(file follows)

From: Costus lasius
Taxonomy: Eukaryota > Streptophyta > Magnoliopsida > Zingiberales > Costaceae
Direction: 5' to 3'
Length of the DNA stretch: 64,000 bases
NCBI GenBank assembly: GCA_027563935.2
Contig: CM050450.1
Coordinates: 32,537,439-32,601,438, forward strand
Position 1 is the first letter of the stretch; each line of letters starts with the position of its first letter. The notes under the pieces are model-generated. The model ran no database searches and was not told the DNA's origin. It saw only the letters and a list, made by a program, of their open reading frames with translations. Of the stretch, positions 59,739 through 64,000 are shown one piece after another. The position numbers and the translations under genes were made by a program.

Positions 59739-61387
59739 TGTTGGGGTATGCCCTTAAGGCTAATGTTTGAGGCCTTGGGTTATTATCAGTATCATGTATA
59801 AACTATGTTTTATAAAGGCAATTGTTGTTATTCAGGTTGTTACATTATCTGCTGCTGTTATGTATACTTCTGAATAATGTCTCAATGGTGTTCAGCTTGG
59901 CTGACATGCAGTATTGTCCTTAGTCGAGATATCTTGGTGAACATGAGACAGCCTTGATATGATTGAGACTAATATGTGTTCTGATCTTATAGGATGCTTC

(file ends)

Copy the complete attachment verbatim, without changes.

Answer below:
From: Costus lasius
Taxonomy: Eukaryota > Streptophyta > Magnoliopsida > Zingiberales > Costaceae
Direction: 5' to 3'
Length of the DNA stretch: 64,000 bases
NCBI GenBank assembly: GCA_027563935.2
Contig: CM050450.1
Coordinates: 32,537,439-32,601,438, forward strand
Position 1 is the first letter of the stretch; each line of letters starts with the position of its first letter. The notes under the pieces are model-generated. The model ran no database searches and was not told the DNA's origin. It saw only the letters and a list, made by a program, of their open reading frames with translations. Of the stretch, positions 59,739 through 64,000 are shown one piece after another. The position numbers and the translations under genes were made by a program.

Positions 59739-61387
59739 TGTTGGGGTATGCCCTTAAGGCTAATGTTTGAGGCCTTGGGTTATTATCAGTATCATGTATA
59801 AACTATGTTTTATAAAGGCAATTGTTGTTATTCAGGTTGTTACATTATCTGCTGCTGTTATGTATACTTCTGAATAATGTCTCAATGGTGTTCAGCTTGG
59901 CTGACATGCAGTATTGTCCTTAGTCGAGATATCTTGGTGAACATGAGACAGCCTTGATATGATTGAGACTAATATGTGTTCTGATCTTATAGGATGCTTC